By Dr. Mercola
The United States imports one-fourth of its raw sugar from Central America, a region known as much for its sandy beaches and lush rainforests as its many acres of sugar plantations.
In Central American countries like Nicaragua, finding employment is a challenge, and many residents begin working in the sugar fields when they are still children, as young as 10 years old.
It’s labor-intensive work, requiring long hours of manual labor under hot sun and high temperatures, often with few or no breaks in between.
Now, chronic kidney disease is claiming the lives of many of these young workers — to the extent that some are labeling the condition “Sugar Cane Kidney Disease” — and researchers are scrambling to uncover the cause as the death toll steadily rises.
In the United States, chronic kidney disease is typically caused by diabetes and high blood pressure, conditions that are generally not impacting the young victims in Central America.
Still, the rate of chronic kidney disease in Nicaragua is 10 times higher than in the U.S.
Furthermore, while the condition is considered treatable if detected early, in rural Central America access to medical care such as dialysis or kidney transplants is limited, and so the kidney disease advances quickly and is almost always fatal.
Daniel Brooks, a professor of epidemiology at Boston University School of Public Health, who has been investigating the mystery, told Fox News Latino:i
“Once someone gets it, it’s basically a death sentence.”
According to an analysis of health data by the International Consortium of Investigative Journalists, more than 2,800 men have died from kidney failure in Central America each year from 2005-2009. As iWatch News reported:ii
“In El Salvador and Nicaragua alone over the last two decades, the number of men dying from kidney disease has risen fivefold. Now more men are dying from the ailment than from HIV/AIDS, diabetes and leukemia combined.
… The surge of kidney disease is overwhelming hospitals, depleting health budgets, and leaving a trail of widows and children in rural communities. In El Salvador, CKD is the second leading cause of death for men. In the province of Guanacaste, Costa Rica, the regional hospital had to start a home dialysis program because it was overwhelmed with so many CKD victims that it began running out of beds to treat patients with other ailments. So many men have died in some parts of rural Nicaragua that …community, called The Island, now is known as the Island of the Widows — La Isla de las Viudas.”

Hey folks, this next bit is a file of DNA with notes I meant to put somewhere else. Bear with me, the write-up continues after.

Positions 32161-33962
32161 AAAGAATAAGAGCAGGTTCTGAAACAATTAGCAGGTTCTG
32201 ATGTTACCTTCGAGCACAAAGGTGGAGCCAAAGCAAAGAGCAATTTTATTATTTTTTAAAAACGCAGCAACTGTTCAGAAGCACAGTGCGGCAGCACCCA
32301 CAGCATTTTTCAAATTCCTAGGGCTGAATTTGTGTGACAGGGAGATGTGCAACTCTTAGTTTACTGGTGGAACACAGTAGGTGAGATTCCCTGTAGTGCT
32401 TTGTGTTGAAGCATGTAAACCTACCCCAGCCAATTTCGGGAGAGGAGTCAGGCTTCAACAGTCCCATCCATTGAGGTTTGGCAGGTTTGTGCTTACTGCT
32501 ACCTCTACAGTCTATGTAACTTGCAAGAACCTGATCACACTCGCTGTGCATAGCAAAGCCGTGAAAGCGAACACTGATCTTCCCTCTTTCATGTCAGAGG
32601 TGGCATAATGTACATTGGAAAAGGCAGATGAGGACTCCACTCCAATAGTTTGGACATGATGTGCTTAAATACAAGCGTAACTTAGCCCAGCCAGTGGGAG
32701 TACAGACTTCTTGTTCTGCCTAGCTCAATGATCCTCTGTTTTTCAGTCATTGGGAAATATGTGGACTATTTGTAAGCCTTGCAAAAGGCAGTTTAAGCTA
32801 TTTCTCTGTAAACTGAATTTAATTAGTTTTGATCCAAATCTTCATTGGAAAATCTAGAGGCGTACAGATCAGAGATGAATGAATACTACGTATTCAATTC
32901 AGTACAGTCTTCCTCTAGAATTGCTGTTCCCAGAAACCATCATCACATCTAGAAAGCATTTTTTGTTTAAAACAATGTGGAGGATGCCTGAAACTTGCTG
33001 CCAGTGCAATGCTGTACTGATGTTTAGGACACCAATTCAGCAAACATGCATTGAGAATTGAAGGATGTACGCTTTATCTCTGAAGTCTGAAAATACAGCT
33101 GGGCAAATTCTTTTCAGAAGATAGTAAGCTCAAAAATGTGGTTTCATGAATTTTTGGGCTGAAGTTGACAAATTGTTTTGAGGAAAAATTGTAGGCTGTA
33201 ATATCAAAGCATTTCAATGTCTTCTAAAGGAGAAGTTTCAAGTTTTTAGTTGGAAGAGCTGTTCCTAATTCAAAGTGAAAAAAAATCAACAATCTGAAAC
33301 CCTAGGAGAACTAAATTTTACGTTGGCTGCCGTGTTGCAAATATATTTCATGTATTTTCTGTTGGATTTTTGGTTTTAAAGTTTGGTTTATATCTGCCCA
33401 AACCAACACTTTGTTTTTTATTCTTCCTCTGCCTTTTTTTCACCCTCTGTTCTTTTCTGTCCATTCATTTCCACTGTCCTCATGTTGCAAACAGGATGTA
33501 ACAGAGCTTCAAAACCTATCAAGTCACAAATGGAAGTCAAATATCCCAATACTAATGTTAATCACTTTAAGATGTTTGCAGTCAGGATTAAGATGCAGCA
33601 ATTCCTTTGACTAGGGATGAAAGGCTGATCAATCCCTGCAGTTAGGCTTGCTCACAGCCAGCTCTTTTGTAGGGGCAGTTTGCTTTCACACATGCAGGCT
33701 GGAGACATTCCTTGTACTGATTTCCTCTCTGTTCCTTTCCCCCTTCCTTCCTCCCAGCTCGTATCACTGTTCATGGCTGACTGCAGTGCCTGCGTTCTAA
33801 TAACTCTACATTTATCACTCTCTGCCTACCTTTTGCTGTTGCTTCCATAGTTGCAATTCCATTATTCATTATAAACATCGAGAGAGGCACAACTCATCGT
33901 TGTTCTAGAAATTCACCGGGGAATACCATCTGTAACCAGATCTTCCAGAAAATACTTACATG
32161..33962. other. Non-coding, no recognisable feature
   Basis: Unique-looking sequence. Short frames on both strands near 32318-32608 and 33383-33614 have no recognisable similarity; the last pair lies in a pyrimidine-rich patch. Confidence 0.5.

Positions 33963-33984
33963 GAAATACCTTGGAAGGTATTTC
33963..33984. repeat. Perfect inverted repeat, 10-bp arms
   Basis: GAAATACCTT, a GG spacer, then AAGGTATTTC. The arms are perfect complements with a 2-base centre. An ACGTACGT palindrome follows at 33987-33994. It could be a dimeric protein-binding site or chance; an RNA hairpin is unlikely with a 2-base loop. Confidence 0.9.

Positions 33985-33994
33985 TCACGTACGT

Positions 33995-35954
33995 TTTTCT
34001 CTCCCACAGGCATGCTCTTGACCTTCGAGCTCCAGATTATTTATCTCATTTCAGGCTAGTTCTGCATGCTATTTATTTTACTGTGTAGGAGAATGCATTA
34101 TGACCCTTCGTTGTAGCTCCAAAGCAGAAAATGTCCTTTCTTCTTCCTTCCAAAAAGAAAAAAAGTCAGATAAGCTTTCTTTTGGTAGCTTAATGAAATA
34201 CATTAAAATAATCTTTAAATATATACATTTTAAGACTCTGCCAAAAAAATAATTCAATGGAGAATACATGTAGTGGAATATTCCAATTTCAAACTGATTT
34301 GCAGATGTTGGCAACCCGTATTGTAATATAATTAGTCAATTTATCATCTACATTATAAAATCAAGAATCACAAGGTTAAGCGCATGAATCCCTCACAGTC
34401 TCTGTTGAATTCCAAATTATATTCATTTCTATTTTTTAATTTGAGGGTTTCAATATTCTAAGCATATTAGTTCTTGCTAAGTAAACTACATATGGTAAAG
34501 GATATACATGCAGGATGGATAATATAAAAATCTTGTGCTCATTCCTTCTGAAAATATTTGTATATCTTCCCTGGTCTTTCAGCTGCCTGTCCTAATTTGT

Why are so Many Young Men Dying from Chronic Kidney Disease in Central America? This is the burning question and also the heart of the mystery, because no one knows for sure. There are several plausible theories, though. In a report by Brooks and colleagues, which reviewed 22 epidemiological studies looking into hypotheses about potential causes of chronic kidney disease in Nicaragua, it’s stated:iii
“Taken together, these studies reported fairly consistent positive associations for
(1) agricultural work
(2) pesticide exposure
(5) lija consumption (lija is a type of rum)
(6) family history of CKD.”
To date, no one cause has emerged as a concrete explanation, but the two theories receiving the most attention are exposure to agricultural chemicals and repeated bouts of dehydration. The sugar plantation workers are exposed to toxic pesticides on a daily basis, and it’s known that even the so-called inert ingredients in certain pesticides may cause kidney failure.iv Dehydration, also linked to kidney disease, is also a major concern, especially amidst reports that the workers may be subjected to poor working conditions. As ABC News reported:
“Nicaragua’s highest rates of chronic kidney disease show up around the Ingenio San Antonio, a plant owned by the Pellas Group conglomerate, whose sugar mill processes nearly half the nation’s sugar.
… According to one of Brooks’ studies, about eight years ago the factory started providing electrolyte solution and protein cookies to workers who previously brought their own water to work. But the study also found that some workers were cutting sugar cane for as long as 9 1/2 hours a day with virtually no break and little shade in average temperatures of 30 C (87 F).